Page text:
So you play it, you repeat it, you record the whole thing, and then you listen to it and you look for the differences. Because a lot of times when you listen to something from the outside, when it’s not inside your head, you notice a lot more things. Okay? So, recording yourself would be the last thing. And again, I want to repeat how important it is to set an intention. You can even write it down or put it on a post-it: R’s, word endings, stressed words, reductions, right? All of that good stuff that you want to pay attention to.
Now, the last thing I want to add is don’t be afraid of repeating the same phrase or paragraph or part of the video. You don’t have to do the entire video or the entire podcast episode. No, you can take one paragraph and do it again and again, and again. Now, don’t try to do a lot. You can do less, but be very thorough. So you can take one paragraph and just listen to it and shadow it again and again and again, and again. Quality, not quantity, my friends. Quality, not quantity.
Okay. That’s it. My question to you is, Do you like to do the shadowing practice? And do you do it? Is that a part of your English practice routine? Let me know in the comments. And if you haven’t yet, I invite you to join the InFluency community, where we practice together on video. And we do a lot of shadowing techniques there.
There’s been a thing recently, where community members have been shadowing my videos. And it’s the best thing I’ve ever seen in my life. Because it’s like me speaking with so many different other amazing voices, and they’re doing an incredible job. So, a shout-out to all the InFluency community members for your amazing job doing the shadowing practice. And if you’re not a part of the InFluency community, then what are you waiting for? Join us. I’m going to post the link to it in the description below.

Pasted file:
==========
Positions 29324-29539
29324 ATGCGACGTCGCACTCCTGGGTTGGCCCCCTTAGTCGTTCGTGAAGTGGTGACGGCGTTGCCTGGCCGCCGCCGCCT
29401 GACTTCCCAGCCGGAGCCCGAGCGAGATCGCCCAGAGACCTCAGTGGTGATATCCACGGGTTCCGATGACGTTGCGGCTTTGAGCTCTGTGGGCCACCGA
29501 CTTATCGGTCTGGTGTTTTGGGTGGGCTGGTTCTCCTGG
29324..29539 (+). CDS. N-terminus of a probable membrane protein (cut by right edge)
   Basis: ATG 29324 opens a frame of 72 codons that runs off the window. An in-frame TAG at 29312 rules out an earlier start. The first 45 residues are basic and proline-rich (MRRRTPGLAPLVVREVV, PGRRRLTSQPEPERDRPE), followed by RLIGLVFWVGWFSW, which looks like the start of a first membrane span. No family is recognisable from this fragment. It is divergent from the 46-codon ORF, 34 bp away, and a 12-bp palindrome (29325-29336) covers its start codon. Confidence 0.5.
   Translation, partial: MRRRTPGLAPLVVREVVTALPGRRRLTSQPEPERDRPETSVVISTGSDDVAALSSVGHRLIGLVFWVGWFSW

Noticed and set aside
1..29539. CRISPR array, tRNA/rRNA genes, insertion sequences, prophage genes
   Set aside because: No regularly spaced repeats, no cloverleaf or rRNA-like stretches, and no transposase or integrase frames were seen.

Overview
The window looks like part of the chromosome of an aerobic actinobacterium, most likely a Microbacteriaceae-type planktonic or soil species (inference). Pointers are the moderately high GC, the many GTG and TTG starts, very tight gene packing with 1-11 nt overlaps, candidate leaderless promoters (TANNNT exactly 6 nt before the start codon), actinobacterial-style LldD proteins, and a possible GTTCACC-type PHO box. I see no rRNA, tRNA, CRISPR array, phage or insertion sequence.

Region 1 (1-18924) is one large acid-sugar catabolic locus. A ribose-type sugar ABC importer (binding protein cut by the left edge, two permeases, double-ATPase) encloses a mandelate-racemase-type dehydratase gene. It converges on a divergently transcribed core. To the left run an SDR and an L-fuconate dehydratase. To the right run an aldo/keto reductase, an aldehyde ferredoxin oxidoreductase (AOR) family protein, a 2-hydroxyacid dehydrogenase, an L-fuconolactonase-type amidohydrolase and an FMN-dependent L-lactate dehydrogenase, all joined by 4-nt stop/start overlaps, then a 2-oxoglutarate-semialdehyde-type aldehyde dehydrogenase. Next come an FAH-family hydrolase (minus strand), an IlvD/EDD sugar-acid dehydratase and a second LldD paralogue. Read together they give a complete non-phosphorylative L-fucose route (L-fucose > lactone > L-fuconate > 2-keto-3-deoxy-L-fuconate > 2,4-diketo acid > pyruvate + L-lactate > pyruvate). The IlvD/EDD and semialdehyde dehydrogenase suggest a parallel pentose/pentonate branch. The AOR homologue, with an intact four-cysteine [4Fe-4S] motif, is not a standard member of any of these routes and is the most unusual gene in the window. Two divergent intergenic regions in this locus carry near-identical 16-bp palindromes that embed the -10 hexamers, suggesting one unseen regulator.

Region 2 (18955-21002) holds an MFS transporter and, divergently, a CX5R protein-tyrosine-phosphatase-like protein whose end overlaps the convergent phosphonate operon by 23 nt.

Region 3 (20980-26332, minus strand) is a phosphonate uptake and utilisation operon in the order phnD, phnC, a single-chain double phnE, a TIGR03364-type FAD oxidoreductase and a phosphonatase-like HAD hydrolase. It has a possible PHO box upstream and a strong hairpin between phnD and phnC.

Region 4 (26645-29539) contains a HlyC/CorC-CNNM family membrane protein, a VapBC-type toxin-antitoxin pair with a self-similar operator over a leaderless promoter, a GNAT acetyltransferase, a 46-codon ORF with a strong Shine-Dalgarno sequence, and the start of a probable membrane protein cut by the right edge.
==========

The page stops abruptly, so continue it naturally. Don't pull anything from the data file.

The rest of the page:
All right, that’s it. Thank you so much for watching. Don’t forget to connect with me on Instagram at @hadar.accentsway. And subscribe to my channel if you haven’t yet. Have a beautiful, beautiful rest of the day. And I’ll see you next week in the next video. Bye.
Here are some of the tips I mention in the video, that will help you optimize your shadowing practice:
1. Select a speaker that you like, or whose voice you love. Whether it’s how they pronounce a certain sound, or certain melodic patterns they use.
2. If the audio or video is too fast for you, slow down the playback speed. 75% the speed can really help you pay closer attention to certain things.
3. Use a script or a text, and even edit it in a clear way: You can change the size of the font, highlight words, use color-coding, whatever works for you.
Here’s a list of apps and resources you can use for shadowing:
1. TED Talks
9. Repete Plus
11. Puzzle English (for Russian speakers)